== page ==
What The New York Times Gets Right About Gen Z

Writer and political commentator Andrew Klavan sardonically dismisses the opinion section of The New York Times as “Knucklehead Row.” Klavan may often have a point, but “Knucklehead Row” occasionally produces excellent journalism. One particularly perspicacious piece was the recent “New York’s Hottest Club Is the Catholic Church.” In a compelling guest essay, Julia Yost remarks on an intriguing trend in a downtown Manhattan neighborhood populated by a “pandemic-weary Generation Z — or Zoomer — crowd.” Yost comments on the phenomenon of young urban New Yorkers disillusioned with the dominance of secular progressivism increasingly turning toward traditional Catholicism. Rather than a cynical ploy designed to buck prevailing cultural trends, as Yost suggests, this development may be indicative of reality, or traditional values genuinely reasserting themselves. 

 

Yost describes how in Manhattan’s Dimes Square neighborhood, “the sensibility is more transgressive than progressive.” In a liberal bastion such as New York City, espousing traditional values or heterodox political views might seem like an obvious way for youths to indulge their contrarian, anti-establishment inclinations. Yost implies that these New Yorkers’ reactionary reversions are mere “fashion statements,” but I suspect there is more to the story. The lodestar of the Dimes Square “contrarian aesthetic” is the neighborhood’s embrace of Catholicism. Perhaps rather than a shallow response to a reluctance to conform, the Manhattanites’ interest in Catholicism and traditional values is a result of a genuine dissatisfaction with the values and lifestyle proffered by secular liberalism.

 

Yost is absolutely right, though, in her estimation that young urbanite hipster intellectuals are eager to perceive themselves as leading the cultural vanguard. By 2020, the year of lockdowns and Black Lives Matter associated protests and riots, Yost notes, “progressivism had come to feel hegemonic in the social spaces occupied by young urban intellectuals.” As a result, traditional values and morality began to develop an irresistible transgressive allure. Yost discusses the possibility that these new traditional Catholics are “performing an act of theater,” but it seems equally plausible that the converts are legitimately dissatisfied with the excesses and vacuity of progressive morality. What better place than Manhattan to be confronted with the shortcomings of secular liberalism?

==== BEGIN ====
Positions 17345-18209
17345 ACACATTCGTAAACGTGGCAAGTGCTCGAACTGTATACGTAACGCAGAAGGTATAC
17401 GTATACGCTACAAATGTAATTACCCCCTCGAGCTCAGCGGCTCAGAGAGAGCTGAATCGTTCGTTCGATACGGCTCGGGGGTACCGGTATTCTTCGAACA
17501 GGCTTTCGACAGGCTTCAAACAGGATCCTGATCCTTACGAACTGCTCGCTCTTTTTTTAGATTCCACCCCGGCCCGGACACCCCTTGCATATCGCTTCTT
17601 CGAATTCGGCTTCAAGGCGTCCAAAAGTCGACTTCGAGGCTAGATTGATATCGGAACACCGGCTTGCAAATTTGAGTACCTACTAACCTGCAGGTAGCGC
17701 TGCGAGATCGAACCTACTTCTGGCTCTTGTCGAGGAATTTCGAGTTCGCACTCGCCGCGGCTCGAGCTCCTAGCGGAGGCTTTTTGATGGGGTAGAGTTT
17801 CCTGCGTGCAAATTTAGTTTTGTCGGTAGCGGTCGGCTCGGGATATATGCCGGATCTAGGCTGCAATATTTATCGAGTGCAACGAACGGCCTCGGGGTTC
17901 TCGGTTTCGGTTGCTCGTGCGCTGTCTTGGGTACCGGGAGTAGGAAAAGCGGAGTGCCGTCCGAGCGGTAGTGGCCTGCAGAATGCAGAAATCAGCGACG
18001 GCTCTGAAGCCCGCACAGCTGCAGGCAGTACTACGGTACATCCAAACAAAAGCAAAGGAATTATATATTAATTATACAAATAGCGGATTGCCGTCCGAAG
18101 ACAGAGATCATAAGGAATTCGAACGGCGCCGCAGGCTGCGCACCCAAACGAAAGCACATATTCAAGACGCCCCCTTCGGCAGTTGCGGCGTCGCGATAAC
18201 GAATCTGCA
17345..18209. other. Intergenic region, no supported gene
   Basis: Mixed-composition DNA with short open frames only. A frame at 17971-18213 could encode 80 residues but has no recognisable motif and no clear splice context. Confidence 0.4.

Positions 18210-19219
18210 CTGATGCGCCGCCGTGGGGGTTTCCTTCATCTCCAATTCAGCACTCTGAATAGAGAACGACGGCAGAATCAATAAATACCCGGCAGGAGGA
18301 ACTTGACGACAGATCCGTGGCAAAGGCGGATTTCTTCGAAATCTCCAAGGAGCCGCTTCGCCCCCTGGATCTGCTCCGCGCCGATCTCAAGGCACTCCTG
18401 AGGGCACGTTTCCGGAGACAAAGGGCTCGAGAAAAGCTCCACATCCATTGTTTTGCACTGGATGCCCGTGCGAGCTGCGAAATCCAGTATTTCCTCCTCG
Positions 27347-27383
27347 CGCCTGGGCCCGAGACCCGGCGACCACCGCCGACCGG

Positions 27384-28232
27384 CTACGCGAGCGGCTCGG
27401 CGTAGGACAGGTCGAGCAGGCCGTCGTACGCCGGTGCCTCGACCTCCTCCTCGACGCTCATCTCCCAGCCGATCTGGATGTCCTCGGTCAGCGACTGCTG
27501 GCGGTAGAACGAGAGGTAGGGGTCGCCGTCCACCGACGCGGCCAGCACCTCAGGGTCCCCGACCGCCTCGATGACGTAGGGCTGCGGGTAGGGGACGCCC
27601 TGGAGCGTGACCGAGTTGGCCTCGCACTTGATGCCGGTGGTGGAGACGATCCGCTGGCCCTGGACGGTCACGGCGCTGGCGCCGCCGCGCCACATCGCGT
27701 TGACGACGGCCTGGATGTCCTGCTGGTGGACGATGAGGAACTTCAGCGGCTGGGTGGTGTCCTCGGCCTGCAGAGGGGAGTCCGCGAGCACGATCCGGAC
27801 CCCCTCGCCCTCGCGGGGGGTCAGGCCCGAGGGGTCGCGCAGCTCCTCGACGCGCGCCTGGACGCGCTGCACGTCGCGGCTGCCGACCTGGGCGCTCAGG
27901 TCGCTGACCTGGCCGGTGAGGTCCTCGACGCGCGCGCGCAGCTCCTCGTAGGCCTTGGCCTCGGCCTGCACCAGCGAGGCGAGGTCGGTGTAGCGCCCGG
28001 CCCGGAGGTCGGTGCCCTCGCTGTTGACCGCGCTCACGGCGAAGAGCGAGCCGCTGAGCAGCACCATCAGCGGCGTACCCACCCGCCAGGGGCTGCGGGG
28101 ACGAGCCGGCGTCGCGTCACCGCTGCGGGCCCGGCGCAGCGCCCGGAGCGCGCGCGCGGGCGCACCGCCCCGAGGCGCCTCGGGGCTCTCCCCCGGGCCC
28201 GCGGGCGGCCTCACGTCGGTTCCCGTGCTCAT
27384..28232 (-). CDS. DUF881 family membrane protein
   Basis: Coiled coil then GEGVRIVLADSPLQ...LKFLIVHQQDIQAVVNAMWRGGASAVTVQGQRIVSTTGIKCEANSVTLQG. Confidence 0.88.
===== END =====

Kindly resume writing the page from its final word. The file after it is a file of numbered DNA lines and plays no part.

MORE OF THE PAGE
Yost goes on to skeptically discuss whether many of the new Catholics are faithless trendsetters who have been turned on to “religion” by countercultural podcasts or publications. Perhaps, as Yost speculates, these Catholics are merely halfhearted traditionalists who are truly more interested in arcane Catholic subjects like sedevacantism or being trendy in an acceptably heterodox manner. There may be something to that, but I believe that many young Americans are returning to faith and tradition because they are searching for meaning and fulfillment in their lives. Catholicism may seem to offer surer answers than a religious devotion to draconian pandemic policies, moral relativism, or atheism. 

 

Yost acknowledges as much, in that Catholicism may in fact be better equipped to give young people what they want than performative secular progressivism. In Yost’s words, Catholicism “again stands athwart political progress and norms governing sex and gender. It violates a liberal-progressive dispensation that many young Americans find both malign and banal.” Deep down, countless young Americans, even those like myself who have been shaped by progressive environments and institutions, favor traditional notions of marriage and family as much as or more than they do career advancement or compliance with the tenets of progressive paganism. As much as they have a desire to be trendy, young urban Americans also have a latent urge to be a part of something greater than the radical worship and liberation of the individual. As much as anything, the Catholic Church requires discipline that acts as “a test of sincerity that applies in Dimes Square and beyond.” 

 

As a product of progressive environments who has relatively recently turned to the Catholic Church for a more meaningful alternative, I was moved by Yost’s essay. Gen Zers, like people of most other generations in their youth, do have a fondness for running afoul of established cultural expectations and norms. What they also have though, is a dormant desire for greater meaning and fulfillment. As Yost says though, the doctrine of the Church will “sort the converts from the larpers.”

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About Chris Coffey

Chris Coffey is a junior studying history, philosophy, and public policy. Chris will be studying abroad this fall at Pembroke College, Cambridge. In his free time, Chris enjoys tennis, chess, and reading.